Terrorist on the school run: Bin Laden's 'ambassador in Europe' to be free in days...
One of the world’s most dangerous fanatics will be freed from jail within days – with a judge’s permission to do the school run. Notorious hate preacher Abu Qatada is considered such a threat that he will be permitted to roam the streets for only two hours a day.
But Mr Justice Mitting ruled that he must be allowed to walk his youngest child to school under his bail conditions.
It raises the prospect of parents at the school gates bumping into the radical cleric, who was known as Osama Bin Laden’s ambassador in Europe.
Last night critics described the bail ruling as a ‘disgrace’. Former home secretary David Blunkett warned that Qatada was ‘extraordinarily dangerous and we don’t want him on our streets’.
Qatada has spent much of the past decade in a high-security prison and has cost taxpayers more than L1million in benefits, prison costs and legal fees.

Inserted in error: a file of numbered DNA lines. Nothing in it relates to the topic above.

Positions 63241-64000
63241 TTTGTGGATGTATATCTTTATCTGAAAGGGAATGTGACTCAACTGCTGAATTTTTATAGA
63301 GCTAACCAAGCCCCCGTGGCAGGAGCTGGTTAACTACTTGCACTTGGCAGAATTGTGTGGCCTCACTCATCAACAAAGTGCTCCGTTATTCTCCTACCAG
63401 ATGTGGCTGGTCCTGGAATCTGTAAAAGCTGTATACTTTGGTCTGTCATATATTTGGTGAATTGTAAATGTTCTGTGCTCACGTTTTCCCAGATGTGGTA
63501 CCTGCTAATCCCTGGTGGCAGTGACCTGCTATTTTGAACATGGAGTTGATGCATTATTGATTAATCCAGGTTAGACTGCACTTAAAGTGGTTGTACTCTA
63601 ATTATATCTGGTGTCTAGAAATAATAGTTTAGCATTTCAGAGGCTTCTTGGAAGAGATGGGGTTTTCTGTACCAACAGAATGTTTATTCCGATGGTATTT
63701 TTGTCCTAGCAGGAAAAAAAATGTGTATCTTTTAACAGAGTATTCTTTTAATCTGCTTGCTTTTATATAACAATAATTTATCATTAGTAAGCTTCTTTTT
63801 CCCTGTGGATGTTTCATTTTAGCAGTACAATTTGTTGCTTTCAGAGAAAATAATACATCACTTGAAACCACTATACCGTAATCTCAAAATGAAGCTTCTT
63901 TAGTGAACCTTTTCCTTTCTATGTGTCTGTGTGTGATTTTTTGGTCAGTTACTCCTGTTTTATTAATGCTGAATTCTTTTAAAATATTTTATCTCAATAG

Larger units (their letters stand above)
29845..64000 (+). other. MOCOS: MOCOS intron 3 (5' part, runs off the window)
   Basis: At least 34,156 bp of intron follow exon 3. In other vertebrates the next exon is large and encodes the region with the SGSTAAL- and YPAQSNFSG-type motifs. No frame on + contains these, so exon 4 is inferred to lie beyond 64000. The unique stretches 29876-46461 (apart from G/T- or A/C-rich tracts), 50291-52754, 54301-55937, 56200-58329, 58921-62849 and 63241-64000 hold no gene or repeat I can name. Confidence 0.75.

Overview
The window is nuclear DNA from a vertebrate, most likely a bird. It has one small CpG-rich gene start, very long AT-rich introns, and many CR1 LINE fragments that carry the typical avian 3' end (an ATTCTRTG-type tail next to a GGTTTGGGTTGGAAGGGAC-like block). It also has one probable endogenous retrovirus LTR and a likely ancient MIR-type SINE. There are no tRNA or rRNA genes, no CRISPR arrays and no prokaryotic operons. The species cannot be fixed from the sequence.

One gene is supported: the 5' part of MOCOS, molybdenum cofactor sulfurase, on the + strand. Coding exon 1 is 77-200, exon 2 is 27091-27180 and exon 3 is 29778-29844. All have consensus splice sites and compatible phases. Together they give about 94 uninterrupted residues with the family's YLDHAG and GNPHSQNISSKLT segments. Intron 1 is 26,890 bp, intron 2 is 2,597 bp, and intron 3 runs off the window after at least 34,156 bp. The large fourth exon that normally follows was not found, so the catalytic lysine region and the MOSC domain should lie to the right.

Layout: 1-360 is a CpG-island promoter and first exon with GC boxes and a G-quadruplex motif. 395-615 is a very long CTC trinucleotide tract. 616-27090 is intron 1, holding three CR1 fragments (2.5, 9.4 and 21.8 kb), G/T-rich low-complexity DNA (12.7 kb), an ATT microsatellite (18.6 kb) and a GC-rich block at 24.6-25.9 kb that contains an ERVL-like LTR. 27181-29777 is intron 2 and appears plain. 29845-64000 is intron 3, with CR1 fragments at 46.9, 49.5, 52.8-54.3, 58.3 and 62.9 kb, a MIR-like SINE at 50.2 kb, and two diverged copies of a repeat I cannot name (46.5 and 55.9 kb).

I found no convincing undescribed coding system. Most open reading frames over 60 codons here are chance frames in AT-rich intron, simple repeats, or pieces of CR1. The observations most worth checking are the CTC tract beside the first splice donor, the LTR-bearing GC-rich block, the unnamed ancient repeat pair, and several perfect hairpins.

Ministers are attempting to deport him to Jordan to stand trial on terror charges, but three weeks ago they were blocked by European human rights judges.
Yesterday Government lawyers argued the fanatic should remain in prison while they continue efforts to remove him and insisted he presented an ‘unusually significant risk to the UK’.
But the Special Immigration Appeals Commission ruled he should be released on bail, to resume his life with his wife and five children.
Qatada is expected to walk free from Long Lartin high-security prison in Worcestershire on Monday.
Under his bail conditions, he will be forced to wear an electronic tag and comply with a 22-hour curfew within a defined zone around his home address, thought to be in Wembley, north London.
Meetings with anyone other than his immediate family will have to be approved by security officials. If he breaks the conditions, he could be back behind bars within hours.
Officials do not consider it likely that Qatada will take part in the planning of a terrorist attack or other operational activities.
However, it is feared he could use the internet to give justification for attacks overseas or in Britain.
Officials want to prevent this happening by banning him from having a mobile phone or access to the internet, where his sermons could be uploaded on to extremist websites.